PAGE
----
Feb 092017

For 40 years, there were no Denver Broncos in the Pro Football Hall of Fame. Not any. None, nil, nada, zip.* Every year for 40 years, four or five or seven new players would be inducted, none of whom were Broncos, and the world went on as if nothing was wrong.

Meanwhile the Bronco players were winning games, making Super Bowls, being selected for the Pro Bowl. But not the Hall of Fame.

* Two Hall of Fame players made brief stops in Denver – Willie Davis of the Raiders, and Tony Dorsett of the Cowboys. Yes they played in Denver for a minute or two. No they are not Broncos. They don’t count.

This always struck me as unfair, but also, statistically unlikely. No one? Not a single Bronco in forty years? Is someone doing this on purpose?

The drought ended in 2004, and now includes four-and-a-half Broncos. John Elway, Shannon Sharpe, Floyd Little, Gary Zimmerman (half Bronco/half Viking) and joining this year, Terrell Davis.

Which is way better than it was, but still way worse than it ought to be. Speaking subjectively, I have no doubt that the Broncos have been one of the NFL’s top teams since 1977; this logically leads one to expect that they would also be among the most represented in the Hall of Fame. But they are not, they are among the least represented.

But are they really? I believe that the Denver Broncos are under-represented when compared to their performance. How much of my certainty on this topic is real, and how much is hopeless fandom? I am a fan, and the word “fan” comes from the word “fanatic”. Fanaticism is not logical. Maybe I should apply some math to this.

Question 1: Are the Denver Broncos poorly represented in the Hall of Fame?

Answering this requires that we sum up all of the players in all of the teams in the HoF and count them. But there are issues involved in making this a fair comparison

  • Most teams did not exist before 1960. Solution: only count from the modern era, since the AFL/NFL merger, meaning from 1970 forward.
  • Many players played for more than one team. Solution: count the seasons played by HoF players, rather than just counting the players themselves. So Gary Zimmerman counts as five Bronco seasons and seven Viking seasons.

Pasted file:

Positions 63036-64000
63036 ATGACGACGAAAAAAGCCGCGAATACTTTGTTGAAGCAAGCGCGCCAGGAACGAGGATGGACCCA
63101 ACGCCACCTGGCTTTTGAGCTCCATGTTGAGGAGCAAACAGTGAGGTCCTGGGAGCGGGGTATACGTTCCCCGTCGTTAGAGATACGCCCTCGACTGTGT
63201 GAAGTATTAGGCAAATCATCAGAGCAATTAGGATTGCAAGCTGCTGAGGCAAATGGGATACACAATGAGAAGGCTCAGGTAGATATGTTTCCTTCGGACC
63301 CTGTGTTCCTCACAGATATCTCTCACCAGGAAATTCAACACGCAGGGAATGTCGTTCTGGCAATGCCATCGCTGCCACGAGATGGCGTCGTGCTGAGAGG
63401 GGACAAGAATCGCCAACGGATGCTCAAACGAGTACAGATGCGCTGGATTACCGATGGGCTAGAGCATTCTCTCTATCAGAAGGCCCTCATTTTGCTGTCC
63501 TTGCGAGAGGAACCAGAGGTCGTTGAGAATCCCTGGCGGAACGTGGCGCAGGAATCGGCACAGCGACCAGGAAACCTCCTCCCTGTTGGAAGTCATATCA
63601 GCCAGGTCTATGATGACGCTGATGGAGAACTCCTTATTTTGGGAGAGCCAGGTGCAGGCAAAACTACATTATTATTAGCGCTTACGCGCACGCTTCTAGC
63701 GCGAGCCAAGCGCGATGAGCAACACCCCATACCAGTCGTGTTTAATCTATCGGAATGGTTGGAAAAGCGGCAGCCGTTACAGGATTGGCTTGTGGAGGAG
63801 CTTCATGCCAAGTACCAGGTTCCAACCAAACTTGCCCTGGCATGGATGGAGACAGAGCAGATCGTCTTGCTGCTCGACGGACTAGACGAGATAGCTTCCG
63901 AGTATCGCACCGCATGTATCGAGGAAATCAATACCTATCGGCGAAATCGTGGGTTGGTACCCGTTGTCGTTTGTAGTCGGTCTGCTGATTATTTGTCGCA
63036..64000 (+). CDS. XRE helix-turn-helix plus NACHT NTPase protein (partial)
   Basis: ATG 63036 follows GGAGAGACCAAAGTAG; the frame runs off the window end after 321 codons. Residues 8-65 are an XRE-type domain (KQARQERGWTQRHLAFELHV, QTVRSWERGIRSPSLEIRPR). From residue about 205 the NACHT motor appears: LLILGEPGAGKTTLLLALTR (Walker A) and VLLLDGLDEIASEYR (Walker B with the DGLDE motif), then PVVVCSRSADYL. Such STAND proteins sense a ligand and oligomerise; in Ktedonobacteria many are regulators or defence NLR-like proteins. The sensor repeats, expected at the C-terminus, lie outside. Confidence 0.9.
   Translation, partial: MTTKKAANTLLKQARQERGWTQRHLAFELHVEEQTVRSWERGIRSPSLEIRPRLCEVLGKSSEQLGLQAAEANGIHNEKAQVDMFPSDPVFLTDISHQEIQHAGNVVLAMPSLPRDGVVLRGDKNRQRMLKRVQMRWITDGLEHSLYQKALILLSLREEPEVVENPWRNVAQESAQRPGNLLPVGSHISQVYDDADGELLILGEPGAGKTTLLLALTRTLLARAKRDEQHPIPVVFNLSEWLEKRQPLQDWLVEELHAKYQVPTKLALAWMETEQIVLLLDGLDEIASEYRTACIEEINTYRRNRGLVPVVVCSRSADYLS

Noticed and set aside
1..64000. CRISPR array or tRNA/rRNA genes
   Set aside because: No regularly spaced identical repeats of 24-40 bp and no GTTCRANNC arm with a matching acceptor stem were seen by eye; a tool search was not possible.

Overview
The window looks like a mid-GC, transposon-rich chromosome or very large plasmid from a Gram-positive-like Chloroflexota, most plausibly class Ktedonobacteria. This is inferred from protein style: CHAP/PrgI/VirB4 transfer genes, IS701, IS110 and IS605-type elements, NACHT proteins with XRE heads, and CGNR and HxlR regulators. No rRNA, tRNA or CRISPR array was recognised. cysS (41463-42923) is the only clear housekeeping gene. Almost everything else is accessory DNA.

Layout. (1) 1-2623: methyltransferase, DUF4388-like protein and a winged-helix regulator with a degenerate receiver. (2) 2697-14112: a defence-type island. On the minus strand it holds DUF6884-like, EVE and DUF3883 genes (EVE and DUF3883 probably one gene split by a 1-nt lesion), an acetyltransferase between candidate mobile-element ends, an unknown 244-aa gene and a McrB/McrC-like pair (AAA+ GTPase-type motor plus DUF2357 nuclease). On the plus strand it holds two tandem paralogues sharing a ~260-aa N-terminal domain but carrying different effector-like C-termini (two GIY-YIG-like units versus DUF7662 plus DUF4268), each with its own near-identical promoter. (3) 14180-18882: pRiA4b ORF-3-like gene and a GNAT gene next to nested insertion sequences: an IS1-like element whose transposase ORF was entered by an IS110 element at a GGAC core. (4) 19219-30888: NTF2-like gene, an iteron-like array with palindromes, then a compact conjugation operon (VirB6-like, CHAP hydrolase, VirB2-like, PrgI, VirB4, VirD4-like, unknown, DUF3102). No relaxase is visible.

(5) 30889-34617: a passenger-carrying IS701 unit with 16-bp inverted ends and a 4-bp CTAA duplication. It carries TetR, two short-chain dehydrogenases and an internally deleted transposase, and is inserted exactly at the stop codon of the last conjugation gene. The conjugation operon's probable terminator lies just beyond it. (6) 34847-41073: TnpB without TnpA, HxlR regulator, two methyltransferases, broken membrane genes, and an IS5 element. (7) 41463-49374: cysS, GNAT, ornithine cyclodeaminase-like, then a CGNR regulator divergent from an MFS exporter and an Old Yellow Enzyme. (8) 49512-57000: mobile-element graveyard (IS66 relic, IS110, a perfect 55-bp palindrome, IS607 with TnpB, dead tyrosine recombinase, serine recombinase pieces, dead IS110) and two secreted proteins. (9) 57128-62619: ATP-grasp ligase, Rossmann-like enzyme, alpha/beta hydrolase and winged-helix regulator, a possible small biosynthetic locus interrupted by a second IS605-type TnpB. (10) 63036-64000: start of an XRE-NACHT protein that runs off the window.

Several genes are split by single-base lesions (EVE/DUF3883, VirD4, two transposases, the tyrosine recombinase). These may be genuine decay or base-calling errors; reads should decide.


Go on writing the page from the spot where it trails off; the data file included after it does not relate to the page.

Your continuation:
• Non-player contributors have much longer careers and inflate the season count. People like Al Davis – who had 49 years with the Raiders – absolutely need to count for their team. But should not have more impact than players. Solution: the longest-tenured player, Jackie Slater, had 20 seasons. So cap the non-players at 20 too.

All of which yields the following chart:

Team Modern HOF seasons
Oakland Raiders 200
Dallas Cowboys 176
Pittsburgh Steelers 173
Minnesota Vikings 144
San Francisco 49ers 121
Kansas City Chiefs 115
Miami Dolphins 112
Washington Redskins 112
Buffalo Bills 104
Los Angeles Rams 102
Tennessee Titans 83
Chicago Bears 69
Los Angeles Chargers 69
Green Bay Packers 59
New York Giants 56
Arizona Cardinals 55
Indianapolis Colts 54
Seattle Seahawks 52
New Orleans Saints 49
Tampa Bay Buccaneers 46
Denver Broncos 45
New England Patriots 43
New York Jets 39
Detroit Lions 31
Cleveland Browns 28
Atlanta Falcons 26
Baltimore Ravens 20
Cincinnati Bengals 17
Philadelphia Eagles 17
Carolina Panthers 7
Houston Texans 0
Jacksonville Jaguars 0


The Broncos are in 21st place with 45 HoF seasons. The Tampa Bay Buccaneers have more and they didn’t even exist until 1976. Meanwhile, the hated Raiders have 200. More than four times as many! How can that be right?

So in answer to question one, yes, the Broncos are poorly represented in the Hall of Fame.

Question 2: Have the Denver Broncos performed well?

The statement we are testing here is “the Denver Broncos are under-represented when compared to their performance”. Which requires an objective way to gauge performance.

  • How often the team wins versus loses seems like an obvious metric of the overall team performance
  • How many players from the team have made All Pro seems like a good way to measure how well the players on the team have performed
  • The number of championships won seems good too, but is diminished by the fact there isn’t enough spread in the numbers. There are only seven data points (6, 5, 4, 3, 2, 1, and 0) and almost half of the teams are in the zero category (yes, it’s true, there have been 51 Superbowls but almost half of the teams have never won one).
  • So instead of championships, use Superbowl appearances. That has more spread, and there are only a couple of teams that have never even appeared in the big game.

According to this, The Denver Broncos have the 4th-best won/loss record since 1970

They have the 7th-most All Pro players

They have the second-most Superbowl appearances (and for the purists, the sixth-most SB wins)